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                    • #11
                      I always pay and charge by the yard. have never bought anything by tonnage. Dpld makes a very valid point. Are you picking up your mulch or dirt in the rain?? If so your getting boned if your paying by weight.

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                      • #12
                        I always pay and charge by the yard. have never bought anything by tonnage. Dpld makes a very valid point. Are you picking up your mulch or dirt in the rain?? If so your getting boned if your paying by weight.
                        you don't even need to do that in the rain because once a pile of screened soil gets wet it takes days to somewhat dry out and even if covered it will suck the water up like a sponge from the bottom up.

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                        • #13
                          that is what i was thinking, i don't if you and me are thinking that for the same reason but either way charging 45.00 is ridiculously low and refusing to pay 45.00 for someone you put through the trouble that would not have been bothered if you did not call in the first place is as low as the dirt you dumped on the ground.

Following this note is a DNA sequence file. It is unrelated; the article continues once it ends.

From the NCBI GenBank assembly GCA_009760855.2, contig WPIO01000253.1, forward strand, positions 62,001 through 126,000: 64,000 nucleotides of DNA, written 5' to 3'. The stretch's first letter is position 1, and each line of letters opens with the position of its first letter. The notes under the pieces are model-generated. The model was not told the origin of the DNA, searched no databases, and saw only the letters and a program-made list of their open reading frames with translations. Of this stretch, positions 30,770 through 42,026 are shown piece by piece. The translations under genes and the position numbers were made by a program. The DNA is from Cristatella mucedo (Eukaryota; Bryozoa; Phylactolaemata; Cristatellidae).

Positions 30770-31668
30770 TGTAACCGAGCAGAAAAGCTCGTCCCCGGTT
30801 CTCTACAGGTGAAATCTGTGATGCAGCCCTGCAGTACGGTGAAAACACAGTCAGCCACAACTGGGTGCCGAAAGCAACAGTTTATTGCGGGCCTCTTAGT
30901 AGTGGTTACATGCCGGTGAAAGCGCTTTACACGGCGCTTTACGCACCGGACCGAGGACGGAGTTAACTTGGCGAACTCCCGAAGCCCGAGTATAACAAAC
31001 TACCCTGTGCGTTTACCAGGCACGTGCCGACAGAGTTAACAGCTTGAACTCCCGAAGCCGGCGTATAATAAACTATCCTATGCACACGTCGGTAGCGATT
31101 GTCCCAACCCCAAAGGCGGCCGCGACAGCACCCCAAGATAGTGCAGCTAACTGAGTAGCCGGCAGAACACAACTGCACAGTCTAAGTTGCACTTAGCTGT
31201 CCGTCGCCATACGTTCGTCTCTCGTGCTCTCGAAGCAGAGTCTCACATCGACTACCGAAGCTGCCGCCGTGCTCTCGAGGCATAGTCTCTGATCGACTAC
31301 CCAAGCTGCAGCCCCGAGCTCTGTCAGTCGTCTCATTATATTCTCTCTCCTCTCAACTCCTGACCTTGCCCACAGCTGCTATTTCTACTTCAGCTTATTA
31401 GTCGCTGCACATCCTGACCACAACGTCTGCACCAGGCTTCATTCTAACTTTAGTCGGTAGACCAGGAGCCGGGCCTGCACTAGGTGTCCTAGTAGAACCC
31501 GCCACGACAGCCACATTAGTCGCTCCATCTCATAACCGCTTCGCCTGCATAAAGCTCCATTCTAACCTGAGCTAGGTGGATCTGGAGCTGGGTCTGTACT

i know prices vary from state to state but they can not be that far off.
                          good quality top soil in my area cost about 30.00 per cubic yard and the minimum delivery charge is 50.00 regardless if you only want a wheel barrow load delivered.

                          and by real top soil i don't mean any old crap sub soil dirt ran through a screening machine that gets passed off as top soil for a discount.